It is important to include action items in your meeting agenda, especially with a new team as they tell team members what their next steps will be. For “veteran” employees, they may be able to delegate their own action items based on what was discussed in the meeting. However, for new employees, providing as much guidance as possible is important.
Furthermore, even the most veteran employees forget things. Therefore, by recording action items in a note-taking tool, like Fellow, you can ensure that your employees know what is expected of them and hold them accountable for their tasks.
It is also important to include a meeting recap (which includes action items) so that missed attendees can be informed on decisions made and action items assigned.
First team meeting agenda
Starting your first team meeting with a new team can feel like a lot of pressure. You want to make a good impression and set a positive tone while ensuring that your meeting is productive and delightful.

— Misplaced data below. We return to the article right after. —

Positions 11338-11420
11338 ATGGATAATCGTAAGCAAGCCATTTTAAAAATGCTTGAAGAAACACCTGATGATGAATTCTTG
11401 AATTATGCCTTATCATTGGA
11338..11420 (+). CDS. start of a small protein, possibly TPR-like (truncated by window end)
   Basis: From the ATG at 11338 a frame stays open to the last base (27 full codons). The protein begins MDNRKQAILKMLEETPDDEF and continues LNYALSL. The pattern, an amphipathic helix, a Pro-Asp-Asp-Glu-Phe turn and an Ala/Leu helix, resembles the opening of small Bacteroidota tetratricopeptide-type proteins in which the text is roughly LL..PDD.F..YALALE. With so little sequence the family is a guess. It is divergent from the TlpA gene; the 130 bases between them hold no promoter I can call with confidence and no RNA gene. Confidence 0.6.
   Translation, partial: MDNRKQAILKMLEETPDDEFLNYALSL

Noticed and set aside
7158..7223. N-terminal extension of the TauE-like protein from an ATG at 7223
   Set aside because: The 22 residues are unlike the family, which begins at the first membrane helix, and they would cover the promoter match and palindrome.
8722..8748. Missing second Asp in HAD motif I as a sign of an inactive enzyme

Use this first team meeting agenda template to set the tone for success and achieve the meeting you’ve been manifesting!
3 do’s and don’ts
According to O’Hara, there are 3 do’s and 3 don’ts for your first team meeting with a new team:
- Be clear about what goes into your decision making and how you’ll evaluate the team’s progress
- Encourage team members to connect — better communication early on will help avoid misunderstandings and poor results later
- Look for roadblocks or grievances you can fix — it will earn you capital and inspire the team
- Jump into trying to accomplish the work without building relationships with the team
- Assume that new team members understand how you or others work — take the time to explain processes and expectations.
- Be afraid to communicate often early on — you can always pull back when the team is working well
Limit the stress of holding the “perfect” meeting with your new team by following the above advice! Using Fellow’s tools, you can ensure that your meetings are productive and delightful by following our first team meeting agenda template that each team member can collaborate on.
As always, thank you for reading and we can’t wait to see you rocking your new team meeting!